Common Core: Assessing the real level of support

Does “the great majority” of Americans really support the Common Core? How do we know? Here’s a piece on the subject from P.L. Thomas, an associate professor of education at Furman University in South Carolina. He edited the 2013 book “Becoming and Being a Teacher,” and wrote the 2012 book, “Ignoring Poverty in the U.S.: The Corporate Takeover of Public Education.” This was published on @the chalk face.

(Correction: Fixing typos)

By P.L. Thomas

If you have a moment, take some time to glance through your middle school (or if you’re old like me, junior high) or high school yearbook.

Pay close attention to the powerful consistency of fashion and the related recognition that you and your peers look ridiculous. You didn’t look ridiculous to yourself or each other at the time because you were all conforming to a naive and powerful norm that represented some discourse between contemporary teen efforts to assert their adulthood as well as simultaneously disconnecting from the adults controlling their lives and the consumer/materialistic culture imposing fashion expectations onto that teen generation.

To put it simply, claiming that a majority supports, believes, or conforms to X, Y, or Z is a shaky claim at best, and a likely flawed one at worst.

Advocacy for Common Core State Standards (CCSS) includes a refrain of “a great majority supports,” whether that be parents, politicians, or union members, but that claim fails on two counts: (1) The power of misconceptions to drive opinion, and (2) the value of seeking informed majority views over uninformed majority views.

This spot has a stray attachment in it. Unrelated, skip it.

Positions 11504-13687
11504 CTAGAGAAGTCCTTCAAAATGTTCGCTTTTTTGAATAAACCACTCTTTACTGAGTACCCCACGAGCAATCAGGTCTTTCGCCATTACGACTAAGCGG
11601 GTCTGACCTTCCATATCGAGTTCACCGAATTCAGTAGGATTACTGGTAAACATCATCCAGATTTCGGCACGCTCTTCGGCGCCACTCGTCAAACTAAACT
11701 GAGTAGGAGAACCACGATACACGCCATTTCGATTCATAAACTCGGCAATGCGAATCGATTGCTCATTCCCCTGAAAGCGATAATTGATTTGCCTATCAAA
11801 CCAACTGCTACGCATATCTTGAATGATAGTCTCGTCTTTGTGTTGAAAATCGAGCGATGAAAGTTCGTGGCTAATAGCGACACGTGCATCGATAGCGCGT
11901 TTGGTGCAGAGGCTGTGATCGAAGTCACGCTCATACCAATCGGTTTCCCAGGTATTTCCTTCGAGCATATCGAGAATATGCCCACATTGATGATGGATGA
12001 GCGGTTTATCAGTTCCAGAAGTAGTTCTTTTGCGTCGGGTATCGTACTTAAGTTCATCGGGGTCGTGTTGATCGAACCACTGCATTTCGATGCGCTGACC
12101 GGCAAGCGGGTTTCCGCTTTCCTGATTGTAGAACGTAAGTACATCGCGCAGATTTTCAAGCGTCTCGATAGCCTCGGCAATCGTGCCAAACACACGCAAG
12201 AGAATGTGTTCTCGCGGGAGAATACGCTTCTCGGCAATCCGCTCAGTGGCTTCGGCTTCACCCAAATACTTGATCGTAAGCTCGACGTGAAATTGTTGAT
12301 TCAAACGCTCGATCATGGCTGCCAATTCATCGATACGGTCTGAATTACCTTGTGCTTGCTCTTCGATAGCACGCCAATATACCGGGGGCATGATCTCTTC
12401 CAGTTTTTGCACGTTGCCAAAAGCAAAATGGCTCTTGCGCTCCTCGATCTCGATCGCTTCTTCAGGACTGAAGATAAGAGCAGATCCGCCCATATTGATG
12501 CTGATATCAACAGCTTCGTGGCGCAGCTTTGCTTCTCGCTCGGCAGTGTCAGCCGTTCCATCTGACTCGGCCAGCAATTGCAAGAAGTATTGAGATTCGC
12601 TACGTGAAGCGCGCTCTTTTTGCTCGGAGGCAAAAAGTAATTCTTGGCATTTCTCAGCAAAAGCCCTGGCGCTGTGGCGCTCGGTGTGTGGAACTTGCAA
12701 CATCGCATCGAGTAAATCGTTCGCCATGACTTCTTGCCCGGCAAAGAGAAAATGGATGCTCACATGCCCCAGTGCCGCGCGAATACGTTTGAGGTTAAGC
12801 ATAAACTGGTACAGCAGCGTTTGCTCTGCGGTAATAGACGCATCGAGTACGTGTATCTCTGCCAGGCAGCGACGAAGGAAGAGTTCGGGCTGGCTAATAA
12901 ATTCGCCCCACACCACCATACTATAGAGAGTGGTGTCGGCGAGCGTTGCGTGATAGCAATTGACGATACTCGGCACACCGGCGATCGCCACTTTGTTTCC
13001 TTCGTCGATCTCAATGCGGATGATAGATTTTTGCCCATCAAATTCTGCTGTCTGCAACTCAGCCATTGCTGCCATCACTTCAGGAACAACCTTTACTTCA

Howard Gardner in “The Unschooled Mind” noted that learning is profoundly impacted in three areas: learning built on prior knowledge (the known), learning constructed in the absence of knowing (the unknown), and learning that confronts misconceptions. Gardner’s third point (learning is nearly impossible in the context of misconceptions) is disturbing and powerful:

Students with science training, when questioned about the phases of the moon, the reasons for the seasons, the trajectories of objects through space or the motions of their own bodies fail to evince the understandings that science teaching is supposed to produce. Indeed in dozens of studies of this sort, young adults trained in science continue to exhibit the very same misconceptions and misunderstandings that one encounters in primary school children.

 

The same situation has been encountered in every scholastic domain…. In mathematics, college students fail simple algebra problems when they are expressed in wording that differs slightly from the usual from. In biology, the most basic assumptions of evolutionary theory elude otherwise able students who insist that the process of evolution is guided by a striving towards perfection. College students who have studied economics offer explanations of market forces that are essentially identical to those proffered by students who have never taken an economics course.

Equally severe misunderstandings pervade the humanistic segment of the curriculum from history to art. Students who can discuss in detail the complex causes of the First World War explain equally complex current events in terms of the simplest ‘good guy – bad guy’ scenario. Those who have studied — poetry — show little capacity to distinguish masterworks from amateurish drivel, once the identity of the author is hidden from view.

For example, watch this brief clip of Harvard graduates explaining the seasons:

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As I have examined before, America’s belief culture is nearly unaffected by learning that runs counter to the initial beliefs.